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Is it Possible to Have a Vegetarian Diet During Cancer Treatment?

It’s best if patients do not make any dietary changes before talking to their doctor or nutritionist

Is it Possible to Have a Vegetarian Diet During Cancer Treatment?

There is no scientific evidence that a vegetarian diet is better or worse than other diets for people going through cancer treatment. In case you are vegan or vegetarian, pay special attention to preventing a calorie or protein deficiency.1

Does a vegetarian diet pose a malnutrition risk?

A vegetarian diet can be healthy and safe for people with cancer as long as it follows some safety principles:1,2

Finding protein alternatives - Replace meat, poultry and fish with other sources of protein. It is not enough to just stop eating certain food items.2 Another possibility is increasing the consumption of a certain food or supplementing it with cereals, grains, seed oils, etc.3

Seeking professional guidance – Make regular appointments with a nutritionist so they can oversee daily menus and recommend practical and healthy recipes according to your personal taste and stage of treatment.1

Abstaining from abrupt changes - Experts advise that, in case the patient is used to eating meat regularly, now is not the best time to become a vegetarian. And the same goes for the reverse situation. That’s because treatments such as chemotherapy and radiotherapy can cause changes in taste and swallowing, making the dietary adaptation process even more difficult.1

Special nutritional needs for vegetarians

Some nutrients should be frequently checked in vegetarian and vegan diets as they may have a tendency to be lower. They are:1

Calcium - The recommended daily allowance (RDA) for calcium is 1,000 mg for adults 19–50 years. For the 51–70 years old is 1,000 mg for male , 1,200 mg for female and all adults greater than 70+ years old: 1,200 mg.5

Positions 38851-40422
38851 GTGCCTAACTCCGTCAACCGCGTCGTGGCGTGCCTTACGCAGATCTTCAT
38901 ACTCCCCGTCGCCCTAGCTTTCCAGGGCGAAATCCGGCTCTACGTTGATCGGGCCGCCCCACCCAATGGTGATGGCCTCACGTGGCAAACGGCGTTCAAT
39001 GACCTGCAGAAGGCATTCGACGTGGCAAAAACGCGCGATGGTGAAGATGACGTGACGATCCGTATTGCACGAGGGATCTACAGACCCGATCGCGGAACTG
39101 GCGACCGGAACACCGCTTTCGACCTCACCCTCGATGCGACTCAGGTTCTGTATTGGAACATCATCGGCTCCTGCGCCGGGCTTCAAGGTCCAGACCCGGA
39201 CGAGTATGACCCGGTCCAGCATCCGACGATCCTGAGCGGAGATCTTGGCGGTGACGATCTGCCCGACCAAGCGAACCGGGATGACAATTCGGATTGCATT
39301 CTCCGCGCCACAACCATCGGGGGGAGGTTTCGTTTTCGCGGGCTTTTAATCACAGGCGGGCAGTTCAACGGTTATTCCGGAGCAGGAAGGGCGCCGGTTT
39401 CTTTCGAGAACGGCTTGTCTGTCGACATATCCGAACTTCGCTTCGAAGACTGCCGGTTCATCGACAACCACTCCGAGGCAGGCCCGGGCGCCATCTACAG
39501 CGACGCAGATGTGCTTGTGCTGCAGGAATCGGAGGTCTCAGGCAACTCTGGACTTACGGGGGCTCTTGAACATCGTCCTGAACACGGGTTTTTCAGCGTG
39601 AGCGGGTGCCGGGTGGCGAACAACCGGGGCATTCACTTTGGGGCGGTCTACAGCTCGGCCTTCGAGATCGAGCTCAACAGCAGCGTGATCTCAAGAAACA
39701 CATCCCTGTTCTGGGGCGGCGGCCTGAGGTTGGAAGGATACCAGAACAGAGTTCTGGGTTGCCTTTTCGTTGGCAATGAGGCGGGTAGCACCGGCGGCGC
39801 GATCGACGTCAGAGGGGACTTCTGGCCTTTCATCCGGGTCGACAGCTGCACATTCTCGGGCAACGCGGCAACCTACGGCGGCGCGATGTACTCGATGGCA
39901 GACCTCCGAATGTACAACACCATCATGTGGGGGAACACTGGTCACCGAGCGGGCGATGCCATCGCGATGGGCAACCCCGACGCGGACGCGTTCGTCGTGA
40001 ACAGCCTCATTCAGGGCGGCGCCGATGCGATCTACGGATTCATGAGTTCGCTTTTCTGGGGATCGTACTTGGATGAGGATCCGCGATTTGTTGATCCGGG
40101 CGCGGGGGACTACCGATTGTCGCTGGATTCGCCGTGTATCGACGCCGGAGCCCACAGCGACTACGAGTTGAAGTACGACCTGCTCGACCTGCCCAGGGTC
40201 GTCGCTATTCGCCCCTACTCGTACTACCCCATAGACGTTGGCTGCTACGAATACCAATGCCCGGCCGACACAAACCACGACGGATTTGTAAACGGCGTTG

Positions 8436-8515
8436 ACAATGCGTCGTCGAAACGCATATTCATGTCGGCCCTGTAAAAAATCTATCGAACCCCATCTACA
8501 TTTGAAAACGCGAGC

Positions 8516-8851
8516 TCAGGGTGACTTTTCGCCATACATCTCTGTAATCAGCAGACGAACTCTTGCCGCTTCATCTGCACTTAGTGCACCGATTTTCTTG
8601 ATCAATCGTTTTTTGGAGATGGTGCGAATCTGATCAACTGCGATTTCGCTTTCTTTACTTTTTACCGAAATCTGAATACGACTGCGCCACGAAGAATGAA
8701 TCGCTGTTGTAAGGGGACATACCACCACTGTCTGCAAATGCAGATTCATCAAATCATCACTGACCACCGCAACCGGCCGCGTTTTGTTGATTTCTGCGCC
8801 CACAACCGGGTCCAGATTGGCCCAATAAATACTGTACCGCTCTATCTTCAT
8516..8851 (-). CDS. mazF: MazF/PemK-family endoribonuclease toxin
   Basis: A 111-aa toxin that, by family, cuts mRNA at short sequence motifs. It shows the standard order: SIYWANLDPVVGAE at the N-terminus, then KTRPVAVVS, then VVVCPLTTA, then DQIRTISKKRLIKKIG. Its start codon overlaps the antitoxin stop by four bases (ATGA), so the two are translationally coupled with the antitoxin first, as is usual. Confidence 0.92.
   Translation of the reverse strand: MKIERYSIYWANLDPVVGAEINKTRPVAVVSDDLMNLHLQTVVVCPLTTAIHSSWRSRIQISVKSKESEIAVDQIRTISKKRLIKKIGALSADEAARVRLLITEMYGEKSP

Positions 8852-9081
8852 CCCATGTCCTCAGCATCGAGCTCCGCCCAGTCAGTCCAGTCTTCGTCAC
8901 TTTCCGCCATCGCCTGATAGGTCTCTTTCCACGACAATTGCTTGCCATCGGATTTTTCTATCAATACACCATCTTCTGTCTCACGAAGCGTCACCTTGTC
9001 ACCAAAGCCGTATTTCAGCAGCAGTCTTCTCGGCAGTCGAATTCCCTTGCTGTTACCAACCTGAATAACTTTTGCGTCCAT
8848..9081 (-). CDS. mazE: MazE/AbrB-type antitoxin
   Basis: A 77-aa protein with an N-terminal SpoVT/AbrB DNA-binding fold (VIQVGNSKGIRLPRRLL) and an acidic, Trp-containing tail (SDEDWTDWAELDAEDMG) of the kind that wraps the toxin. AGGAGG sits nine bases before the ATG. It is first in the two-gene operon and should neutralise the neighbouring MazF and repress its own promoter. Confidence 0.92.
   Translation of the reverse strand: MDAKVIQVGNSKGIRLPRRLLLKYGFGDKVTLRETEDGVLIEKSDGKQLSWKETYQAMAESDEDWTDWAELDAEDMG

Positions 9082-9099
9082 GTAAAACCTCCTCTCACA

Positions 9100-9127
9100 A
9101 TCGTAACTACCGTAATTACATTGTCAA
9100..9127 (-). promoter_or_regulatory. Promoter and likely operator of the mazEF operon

Examples of food items rich in calcium are:4

  • Chickpeas (105mg per 100g);
  • Tofu made with calcium sulfate (350mg per 100g);
  • Almonds (248mg per 100g);
  • Sardine (167mg per 100g);
  • Mozzarella cheese (505mg every 100g);
  • Ricotta cheese (207mg every 100g);
  • Arugula (160mg per 100g).

Iron - The RDA for iron is 8 mg for males 19–50 years, for females 18 mg, during pregnancy 27 mg , and during lactation 9 mg;
For adults 51+ years is 8 mg.6 The exact amount varies according to health conditions, gender and age.
Examples of food items rich in iron are:4

  • Sunflower seeds (6.73mg per 100g);
  • Quinoa (9.25mg per 100g);
  • Cashew nuts (6mg per 100g);
  • Sesame seeds (7.78mg per 100g);
  • Lentils (7mg every 100g);
  • Chickpeas (6.86mg per 100g).4

Vitamin B12 - The RDA for B12 for adults 19+ years is 2.4 mcg, during pregnancy 2.6 mcg and during lactation 2.8 mcg.7 Vitamin B12 is the only nutrient for which vegetarians may need supplements, unless they eat eggs, milk and dairy products regularly, as the only significant sources are of animal origin. Talk to your doctor or nutritionist so they can assess the need of supplements.4

Nutritious foods for vegetarians undergoing cancer treatment